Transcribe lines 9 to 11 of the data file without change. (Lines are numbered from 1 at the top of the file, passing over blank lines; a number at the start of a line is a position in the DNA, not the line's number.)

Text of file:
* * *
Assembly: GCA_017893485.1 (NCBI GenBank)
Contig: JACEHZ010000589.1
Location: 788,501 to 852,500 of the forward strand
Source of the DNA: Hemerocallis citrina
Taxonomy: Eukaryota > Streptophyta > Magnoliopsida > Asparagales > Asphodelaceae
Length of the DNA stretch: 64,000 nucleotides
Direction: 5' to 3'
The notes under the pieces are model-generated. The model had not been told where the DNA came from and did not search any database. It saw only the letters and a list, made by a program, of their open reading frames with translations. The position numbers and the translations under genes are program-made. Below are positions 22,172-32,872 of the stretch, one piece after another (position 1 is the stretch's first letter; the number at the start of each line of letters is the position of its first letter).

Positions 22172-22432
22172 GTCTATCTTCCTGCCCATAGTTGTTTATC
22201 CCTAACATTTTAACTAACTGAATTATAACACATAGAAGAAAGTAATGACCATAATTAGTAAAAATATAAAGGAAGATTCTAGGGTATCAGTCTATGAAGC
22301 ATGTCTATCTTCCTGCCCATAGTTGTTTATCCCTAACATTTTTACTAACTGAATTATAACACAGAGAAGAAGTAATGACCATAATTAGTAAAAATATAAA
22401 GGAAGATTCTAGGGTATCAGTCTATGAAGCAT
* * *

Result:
Positions 22172-22432
22172 GTCTATCTTCCTGCCCATAGTTGTTTATC
22201 CCTAACATTTTAACTAACTGAATTATAACACATAGAAGAAAGTAATGACCATAATTAGTAAAAATATAAAGGAAGATTCTAGGGTATCAGTCTATGAAGC